Premise Lease Negotiations

The Lease Summary: An Essential Tool for the Tenant


Ian D. Toms


November 18, 2015

November 18, 2015

As a busy healthcare provider, the last thing on your mind is your premises lease. The problem is that since your premises lease controls the space where you provide the service, not understanding or not managing your lease and related obligations can and will lead to expensive and time consuming situations. You can easily avoid disaster by having a handy and convenient summary of your lease obligations to refer to from time to time. You likely receive a monthly investment portfolio snapshot; why not have a handy lease summary?

Know that your landlord tracks your lease information and manages its position on a lease summary; it’s an industry standard that just makes sense. If you are a tenant without a lease summary, you are giving your landlord an opportunity to take advantage of you.

A lease summary helps you manage your affairs over time enabling effective and timely decision-making. Your summary should provide you with bottom line lease information extracted by an expert after careful consideration and integration of all your lease documents, enabling you to easily review all relevant lease information without taking the time to search, read through and understand each and every clause of your lease. Your properly organized summary will enable quick, convenient and appropriate decision making, even when your lease is very complex.

Your lease summary should be written in plain, easily read and understood English, and provide you with the key financial, business and legal information as well as any unusual lease provisions. Your lease summary should also point out those features missing from your lease which would be appropriate to protect your position. Your lease summary should keep things short and simple (two to five pages), without missing any nuance or subtle detail. Summarized lease information should be based on your individual need and let you know who, when and what to do about each issue requiring your attention.

Each lease is unique; therefore each lease summary is unique. To give you an idea of some of the terms and condition immediately available to you in your lease summary, consider the following list of details possible in a lease summary.

Lease term• commencement date• expiration date• number and length of renewal or extension term options, and associated time lines• how the options to renew or extend are administered

Rent• net or base amount, per lease year and per square foot• additional rent amount, per lease year and per square foot• how base rent should be managed• additional rent inclusions and exclusions• how additional rent should be managed• rent deposit amount

Premises• address• area measurement definition and certification• use of ancillary areas including parking• use of premises and exclusivity

Insurance• landlord insurance obligations• tenant insurance obligations

Landlord options to• terminate the lease when demolishing the building• terminate the lease as an alternative to assignment• relocate the premises• interfere with lease assignment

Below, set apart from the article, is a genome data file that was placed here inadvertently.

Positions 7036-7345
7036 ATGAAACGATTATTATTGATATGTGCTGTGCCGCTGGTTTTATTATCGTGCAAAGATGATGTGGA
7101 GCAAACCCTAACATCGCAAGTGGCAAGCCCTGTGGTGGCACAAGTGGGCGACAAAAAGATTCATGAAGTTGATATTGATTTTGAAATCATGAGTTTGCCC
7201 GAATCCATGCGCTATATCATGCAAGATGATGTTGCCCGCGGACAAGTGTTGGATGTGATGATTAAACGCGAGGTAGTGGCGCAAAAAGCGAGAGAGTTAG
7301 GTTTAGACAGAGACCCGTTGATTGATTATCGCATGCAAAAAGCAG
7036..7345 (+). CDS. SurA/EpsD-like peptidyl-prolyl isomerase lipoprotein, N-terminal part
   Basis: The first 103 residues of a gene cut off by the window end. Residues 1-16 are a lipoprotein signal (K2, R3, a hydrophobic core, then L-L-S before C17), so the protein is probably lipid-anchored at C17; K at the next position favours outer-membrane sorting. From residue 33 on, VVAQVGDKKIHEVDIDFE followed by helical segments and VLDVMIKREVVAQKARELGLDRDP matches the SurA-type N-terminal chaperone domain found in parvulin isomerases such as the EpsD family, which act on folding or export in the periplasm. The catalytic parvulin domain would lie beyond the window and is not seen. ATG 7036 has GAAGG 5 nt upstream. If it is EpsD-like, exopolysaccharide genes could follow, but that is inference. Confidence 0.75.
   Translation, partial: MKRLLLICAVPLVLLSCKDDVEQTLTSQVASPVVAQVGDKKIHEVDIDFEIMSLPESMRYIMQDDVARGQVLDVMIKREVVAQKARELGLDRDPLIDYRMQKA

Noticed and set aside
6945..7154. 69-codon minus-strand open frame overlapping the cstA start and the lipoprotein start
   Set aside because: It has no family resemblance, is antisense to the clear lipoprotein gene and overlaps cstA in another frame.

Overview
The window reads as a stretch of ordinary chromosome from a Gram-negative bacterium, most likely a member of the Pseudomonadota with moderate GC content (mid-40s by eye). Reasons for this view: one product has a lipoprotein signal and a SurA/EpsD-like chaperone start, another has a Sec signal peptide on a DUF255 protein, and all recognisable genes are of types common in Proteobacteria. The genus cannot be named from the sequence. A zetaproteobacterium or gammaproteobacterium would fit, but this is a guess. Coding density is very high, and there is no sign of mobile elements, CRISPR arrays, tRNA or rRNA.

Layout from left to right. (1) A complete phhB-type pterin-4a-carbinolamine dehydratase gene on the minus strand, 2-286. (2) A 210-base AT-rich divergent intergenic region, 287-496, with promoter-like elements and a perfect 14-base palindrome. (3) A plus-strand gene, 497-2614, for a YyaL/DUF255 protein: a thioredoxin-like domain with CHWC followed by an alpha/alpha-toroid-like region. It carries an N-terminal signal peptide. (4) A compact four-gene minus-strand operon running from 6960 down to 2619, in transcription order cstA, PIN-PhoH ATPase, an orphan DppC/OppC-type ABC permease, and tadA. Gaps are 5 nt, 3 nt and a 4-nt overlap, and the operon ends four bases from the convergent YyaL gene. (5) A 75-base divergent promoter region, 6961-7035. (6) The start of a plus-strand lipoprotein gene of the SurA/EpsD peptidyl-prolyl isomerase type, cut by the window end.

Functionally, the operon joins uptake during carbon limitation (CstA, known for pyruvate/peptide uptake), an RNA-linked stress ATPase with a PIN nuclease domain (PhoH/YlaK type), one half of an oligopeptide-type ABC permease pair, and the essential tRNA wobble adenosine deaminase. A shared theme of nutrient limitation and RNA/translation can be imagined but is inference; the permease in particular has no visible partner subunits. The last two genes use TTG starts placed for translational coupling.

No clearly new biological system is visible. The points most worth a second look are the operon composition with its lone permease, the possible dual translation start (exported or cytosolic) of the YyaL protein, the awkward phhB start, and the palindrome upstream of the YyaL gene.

Tenant options to• relocate the premises• expand the premises• terminate the lease

Lease assignment• sharing with others• subletting to or with others• financing against premises assets• lease assignment when the practice is to be sold

Tenant• who or what is the “tenant”• who is a guarantor, or an indemnitor and what are the related obligations• can the tenant assign the lease and if so on what termsand conditions

Landlord• who is the landlord• who should you call about tenancy issues• is the tenant protected if the landlord sells the property

Additional provisions• are you restricted by a radius provision• are there any missing or conflicting provisions• what are the landlord and tenant notice provisions• do you have the ability to install appropriate signage• what are the landlord representations and warrantees• if the property is expropriated, who gets the award• are you required to participate in a merchants association or pay fees• are there any environmental provisions or LEED (green building rating system) requirements• who pays utilities and on what basis• what are the landlords administration fees• who pays for heating, ventilation and air conditioning replacement

Contemporary lease documents are very complex; reading and understanding them properly takes many years of training and experience. If your summary is wrong, or misses or misinterprets any important information, you will make the wrong decision.

My clients have enjoyed the benefit of a lease summary for many years, and always have the option to call for a consult concerning any aspect of their lease and their position from time to time. We also input important lease term dates in our computerized data base system and let our clients know well in advance of any important decision making time.

Each tenant should have a professionally and properly prepared lease summary immediately available for quick reference. Call me now to further understand the benefits of a lease summary and how my services can protect your interests.